In my house, one of the best times to get some sewing done his after everyone house has gone to bed. The only problem with this is the lighting. As I’ve gotten older, I’ve found that the regular lighting in the room is not sufficient for a sewing project. Instead, I’ve come up with some ways to bring a little more light to my sewing area without taking up valuable sewing surface space.
I used to have one of these as a kid, clipped on my headboard. It was great for reading in bed at night. Now I have one clipped to my sewing desk. The head bends and swivels so I can change the angle to bring lighting to the appropriate area. Much easier than trying to do this with a flashlight between my teeth! I also have a clip-on light with a longer neck attached to the back of my chair. It comes up over my shoulder and provides lighting to the shadow areas closest to my body.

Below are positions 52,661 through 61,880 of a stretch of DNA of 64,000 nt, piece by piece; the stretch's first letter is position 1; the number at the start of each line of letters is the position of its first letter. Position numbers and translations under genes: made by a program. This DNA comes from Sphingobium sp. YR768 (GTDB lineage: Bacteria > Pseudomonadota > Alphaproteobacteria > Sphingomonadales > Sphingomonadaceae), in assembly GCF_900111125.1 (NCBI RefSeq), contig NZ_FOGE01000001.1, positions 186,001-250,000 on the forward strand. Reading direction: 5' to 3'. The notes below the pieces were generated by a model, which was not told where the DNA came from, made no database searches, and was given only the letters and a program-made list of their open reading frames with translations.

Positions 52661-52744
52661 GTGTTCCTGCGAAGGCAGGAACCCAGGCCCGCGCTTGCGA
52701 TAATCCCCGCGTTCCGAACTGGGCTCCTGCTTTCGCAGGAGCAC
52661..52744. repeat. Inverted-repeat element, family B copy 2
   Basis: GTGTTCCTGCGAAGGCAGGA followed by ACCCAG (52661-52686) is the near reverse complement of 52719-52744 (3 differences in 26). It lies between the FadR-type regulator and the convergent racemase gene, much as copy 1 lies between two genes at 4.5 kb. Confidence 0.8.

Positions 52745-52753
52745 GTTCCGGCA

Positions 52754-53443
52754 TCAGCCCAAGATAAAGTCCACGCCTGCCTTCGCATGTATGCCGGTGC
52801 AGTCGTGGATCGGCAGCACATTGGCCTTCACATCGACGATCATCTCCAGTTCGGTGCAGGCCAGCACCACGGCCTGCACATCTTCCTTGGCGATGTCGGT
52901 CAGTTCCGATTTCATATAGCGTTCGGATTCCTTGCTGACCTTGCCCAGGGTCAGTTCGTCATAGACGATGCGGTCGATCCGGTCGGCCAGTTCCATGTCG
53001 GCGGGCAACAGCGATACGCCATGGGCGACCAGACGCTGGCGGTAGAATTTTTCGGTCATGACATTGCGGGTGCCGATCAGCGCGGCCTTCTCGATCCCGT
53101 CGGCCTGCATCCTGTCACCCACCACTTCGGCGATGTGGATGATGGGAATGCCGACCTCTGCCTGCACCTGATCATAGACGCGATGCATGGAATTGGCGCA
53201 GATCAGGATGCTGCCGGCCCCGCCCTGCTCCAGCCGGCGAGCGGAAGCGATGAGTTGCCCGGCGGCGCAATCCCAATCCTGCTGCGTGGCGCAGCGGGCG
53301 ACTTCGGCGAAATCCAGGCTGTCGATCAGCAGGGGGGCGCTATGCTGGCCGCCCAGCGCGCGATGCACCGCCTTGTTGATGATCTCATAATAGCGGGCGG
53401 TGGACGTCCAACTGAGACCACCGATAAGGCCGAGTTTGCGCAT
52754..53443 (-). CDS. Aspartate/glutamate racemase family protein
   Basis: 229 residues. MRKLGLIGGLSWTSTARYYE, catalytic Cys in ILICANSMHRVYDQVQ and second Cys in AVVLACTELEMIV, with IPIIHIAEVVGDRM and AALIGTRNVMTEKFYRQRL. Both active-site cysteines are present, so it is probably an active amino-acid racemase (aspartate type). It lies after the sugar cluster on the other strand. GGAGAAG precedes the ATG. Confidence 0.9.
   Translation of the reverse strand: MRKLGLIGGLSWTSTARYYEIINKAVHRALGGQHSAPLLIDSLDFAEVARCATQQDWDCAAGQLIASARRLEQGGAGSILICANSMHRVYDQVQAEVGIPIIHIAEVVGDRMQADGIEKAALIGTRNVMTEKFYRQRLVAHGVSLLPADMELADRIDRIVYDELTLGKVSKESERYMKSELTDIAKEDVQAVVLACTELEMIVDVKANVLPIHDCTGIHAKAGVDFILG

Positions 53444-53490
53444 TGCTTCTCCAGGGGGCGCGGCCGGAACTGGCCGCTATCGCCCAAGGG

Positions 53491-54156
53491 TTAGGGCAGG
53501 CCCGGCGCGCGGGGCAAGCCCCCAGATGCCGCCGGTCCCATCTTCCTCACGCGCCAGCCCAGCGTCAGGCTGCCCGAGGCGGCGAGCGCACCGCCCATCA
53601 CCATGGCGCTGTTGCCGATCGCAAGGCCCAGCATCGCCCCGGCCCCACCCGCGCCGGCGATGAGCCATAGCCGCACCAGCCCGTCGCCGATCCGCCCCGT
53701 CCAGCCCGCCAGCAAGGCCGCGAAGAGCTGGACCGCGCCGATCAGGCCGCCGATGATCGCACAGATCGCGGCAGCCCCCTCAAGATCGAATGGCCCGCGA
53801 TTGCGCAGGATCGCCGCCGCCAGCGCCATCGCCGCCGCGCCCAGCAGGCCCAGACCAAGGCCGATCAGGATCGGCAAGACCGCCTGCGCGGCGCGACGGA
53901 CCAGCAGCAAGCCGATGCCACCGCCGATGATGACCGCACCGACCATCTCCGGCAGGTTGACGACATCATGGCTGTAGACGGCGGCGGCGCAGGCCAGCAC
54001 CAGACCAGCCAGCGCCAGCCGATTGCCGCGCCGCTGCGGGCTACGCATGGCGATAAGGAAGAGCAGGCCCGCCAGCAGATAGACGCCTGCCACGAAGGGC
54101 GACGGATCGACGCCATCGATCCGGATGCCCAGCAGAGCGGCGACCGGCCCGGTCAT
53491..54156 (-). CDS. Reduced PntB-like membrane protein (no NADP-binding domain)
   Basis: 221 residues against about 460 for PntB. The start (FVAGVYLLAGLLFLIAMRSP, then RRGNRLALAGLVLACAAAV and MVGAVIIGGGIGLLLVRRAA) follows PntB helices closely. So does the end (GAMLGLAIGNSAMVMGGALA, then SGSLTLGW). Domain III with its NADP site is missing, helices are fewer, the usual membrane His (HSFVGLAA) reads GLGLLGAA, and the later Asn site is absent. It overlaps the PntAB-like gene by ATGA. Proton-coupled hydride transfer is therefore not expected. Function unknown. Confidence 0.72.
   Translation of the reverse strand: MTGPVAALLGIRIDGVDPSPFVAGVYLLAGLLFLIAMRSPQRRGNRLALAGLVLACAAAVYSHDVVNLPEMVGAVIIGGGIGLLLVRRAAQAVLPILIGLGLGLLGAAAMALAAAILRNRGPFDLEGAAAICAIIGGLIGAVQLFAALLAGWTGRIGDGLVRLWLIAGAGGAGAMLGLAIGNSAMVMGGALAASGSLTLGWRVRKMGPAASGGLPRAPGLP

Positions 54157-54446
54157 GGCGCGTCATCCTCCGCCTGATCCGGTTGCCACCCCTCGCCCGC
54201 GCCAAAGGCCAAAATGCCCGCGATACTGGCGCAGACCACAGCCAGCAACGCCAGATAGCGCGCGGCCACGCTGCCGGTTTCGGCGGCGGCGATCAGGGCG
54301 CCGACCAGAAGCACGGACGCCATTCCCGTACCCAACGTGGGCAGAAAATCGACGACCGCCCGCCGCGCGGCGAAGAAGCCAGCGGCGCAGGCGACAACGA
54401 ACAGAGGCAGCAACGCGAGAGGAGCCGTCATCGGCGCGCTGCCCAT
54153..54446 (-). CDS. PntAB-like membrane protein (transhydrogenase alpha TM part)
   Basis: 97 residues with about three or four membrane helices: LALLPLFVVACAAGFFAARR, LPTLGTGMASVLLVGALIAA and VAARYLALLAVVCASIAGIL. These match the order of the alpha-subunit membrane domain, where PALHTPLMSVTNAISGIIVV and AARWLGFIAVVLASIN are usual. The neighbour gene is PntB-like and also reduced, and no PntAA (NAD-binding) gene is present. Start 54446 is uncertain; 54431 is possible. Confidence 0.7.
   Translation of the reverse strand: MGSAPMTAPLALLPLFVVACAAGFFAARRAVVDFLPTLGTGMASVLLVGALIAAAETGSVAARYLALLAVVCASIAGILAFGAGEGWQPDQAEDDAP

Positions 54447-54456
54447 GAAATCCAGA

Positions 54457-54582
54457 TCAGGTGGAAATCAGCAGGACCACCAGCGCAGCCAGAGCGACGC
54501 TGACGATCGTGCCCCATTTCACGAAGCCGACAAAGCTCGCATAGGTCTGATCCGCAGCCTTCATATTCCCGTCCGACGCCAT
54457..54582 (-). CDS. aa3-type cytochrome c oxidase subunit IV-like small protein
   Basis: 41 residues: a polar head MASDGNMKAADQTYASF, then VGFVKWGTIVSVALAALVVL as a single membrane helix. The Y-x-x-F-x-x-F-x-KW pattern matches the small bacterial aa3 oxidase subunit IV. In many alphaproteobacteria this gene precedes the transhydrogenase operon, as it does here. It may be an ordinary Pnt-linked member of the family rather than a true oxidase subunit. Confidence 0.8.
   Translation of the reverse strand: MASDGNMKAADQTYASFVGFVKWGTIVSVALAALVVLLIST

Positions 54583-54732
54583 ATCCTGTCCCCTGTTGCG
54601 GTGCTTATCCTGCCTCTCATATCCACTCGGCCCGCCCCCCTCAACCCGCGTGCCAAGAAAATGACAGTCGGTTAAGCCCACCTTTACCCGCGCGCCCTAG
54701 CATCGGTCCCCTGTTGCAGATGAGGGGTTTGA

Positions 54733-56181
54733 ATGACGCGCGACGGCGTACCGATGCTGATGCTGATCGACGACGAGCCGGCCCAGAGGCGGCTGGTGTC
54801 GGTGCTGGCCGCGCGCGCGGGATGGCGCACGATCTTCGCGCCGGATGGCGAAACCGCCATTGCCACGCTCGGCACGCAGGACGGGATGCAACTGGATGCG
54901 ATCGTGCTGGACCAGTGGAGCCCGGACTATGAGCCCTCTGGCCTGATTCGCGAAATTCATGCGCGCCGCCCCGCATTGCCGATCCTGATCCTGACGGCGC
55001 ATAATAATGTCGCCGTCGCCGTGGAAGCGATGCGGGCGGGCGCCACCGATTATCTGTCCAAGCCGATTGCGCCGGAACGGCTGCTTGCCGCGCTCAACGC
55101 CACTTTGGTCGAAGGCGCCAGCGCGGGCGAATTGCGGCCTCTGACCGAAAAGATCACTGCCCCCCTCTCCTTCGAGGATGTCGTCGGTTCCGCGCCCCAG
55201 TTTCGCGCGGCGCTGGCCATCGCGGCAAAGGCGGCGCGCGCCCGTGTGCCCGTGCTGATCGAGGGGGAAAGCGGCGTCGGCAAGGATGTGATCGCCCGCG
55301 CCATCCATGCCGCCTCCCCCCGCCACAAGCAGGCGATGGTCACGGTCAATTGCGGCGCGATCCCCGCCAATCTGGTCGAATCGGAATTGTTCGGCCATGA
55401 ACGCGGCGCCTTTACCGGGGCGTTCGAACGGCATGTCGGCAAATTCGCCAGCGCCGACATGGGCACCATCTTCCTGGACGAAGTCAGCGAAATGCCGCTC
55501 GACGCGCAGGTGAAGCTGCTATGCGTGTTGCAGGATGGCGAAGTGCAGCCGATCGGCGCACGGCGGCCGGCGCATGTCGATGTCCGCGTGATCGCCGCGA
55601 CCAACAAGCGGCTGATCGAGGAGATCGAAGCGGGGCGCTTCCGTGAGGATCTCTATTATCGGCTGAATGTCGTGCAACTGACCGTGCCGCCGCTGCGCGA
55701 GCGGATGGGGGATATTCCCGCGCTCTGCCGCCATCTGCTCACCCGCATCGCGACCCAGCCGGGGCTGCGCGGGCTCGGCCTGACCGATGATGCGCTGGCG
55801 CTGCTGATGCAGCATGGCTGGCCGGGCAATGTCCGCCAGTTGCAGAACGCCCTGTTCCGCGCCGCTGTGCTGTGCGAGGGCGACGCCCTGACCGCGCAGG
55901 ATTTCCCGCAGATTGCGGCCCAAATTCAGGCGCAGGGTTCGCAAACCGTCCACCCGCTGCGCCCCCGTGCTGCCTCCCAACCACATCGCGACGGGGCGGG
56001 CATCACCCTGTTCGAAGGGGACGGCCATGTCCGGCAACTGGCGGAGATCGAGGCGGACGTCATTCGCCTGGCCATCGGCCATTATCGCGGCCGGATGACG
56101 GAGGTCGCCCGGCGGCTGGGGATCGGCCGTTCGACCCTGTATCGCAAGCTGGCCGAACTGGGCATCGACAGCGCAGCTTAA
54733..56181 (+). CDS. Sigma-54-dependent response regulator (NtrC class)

I use higher wattage bulbs to increase the total amount of light available. Personally, I prefer 120-watt (or equivalent LED) bulbs to provide light for close sewing work. Since that’s too bright for the daytime any regular lights in the room have three-way switch options. This way everyone can have the amount of light they need for whatever activity they’re doing.
My daughter uses the sewing room for her own projects and does not like as much light as I do. Also, the three-way light option means that I can have less bulb lighting during the day and more natural lighting if I prefer.
I have a friend who has an overhead light with four bulbs. When she turns it on, she can choose to have either sets of two or all four bulbs lit. By placing lower wattage bulb in two of the lights and higher watt bulbs in the other two, she’s able to maximize her options.